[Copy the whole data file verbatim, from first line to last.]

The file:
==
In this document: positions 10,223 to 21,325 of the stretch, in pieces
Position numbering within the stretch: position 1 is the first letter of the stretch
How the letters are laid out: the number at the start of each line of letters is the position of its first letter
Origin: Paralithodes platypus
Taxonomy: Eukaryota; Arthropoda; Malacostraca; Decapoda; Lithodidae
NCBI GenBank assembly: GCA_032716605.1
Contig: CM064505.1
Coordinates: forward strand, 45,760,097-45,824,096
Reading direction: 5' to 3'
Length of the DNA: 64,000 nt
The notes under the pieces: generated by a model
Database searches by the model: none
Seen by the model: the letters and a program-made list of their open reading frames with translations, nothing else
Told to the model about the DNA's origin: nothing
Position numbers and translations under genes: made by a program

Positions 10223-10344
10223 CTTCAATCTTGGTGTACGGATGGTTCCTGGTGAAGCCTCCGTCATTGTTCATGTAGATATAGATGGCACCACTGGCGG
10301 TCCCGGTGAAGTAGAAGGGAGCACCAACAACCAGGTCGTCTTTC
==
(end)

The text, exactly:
In this document: positions 10,223 to 21,325 of the stretch, in pieces
Position numbering within the stretch: position 1 is the first letter of the stretch
How the letters are laid out: the number at the start of each line of letters is the position of its first letter
Origin: Paralithodes platypus
Taxonomy: Eukaryota; Arthropoda; Malacostraca; Decapoda; Lithodidae
NCBI GenBank assembly: GCA_032716605.1
Contig: CM064505.1
Coordinates: forward strand, 45,760,097-45,824,096
Reading direction: 5' to 3'
Length of the DNA: 64,000 nt
The notes under the pieces: generated by a model
Database searches by the model: none
Seen by the model: the letters and a program-made list of their open reading frames with translations, nothing else
Told to the model about the DNA's origin: nothing
Position numbers and translations under genes: made by a program

Positions 10223-10344
10223 CTTCAATCTTGGTGTACGGATGGTTCCTGGTGAAGCCTCCGTCATTGTTCATGTAGATATAGATGGCACCACTGGCGG
10301 TCCCGGTGAAGTAGAAGGGAGCACCAACAACCAGGTCGTCTTTC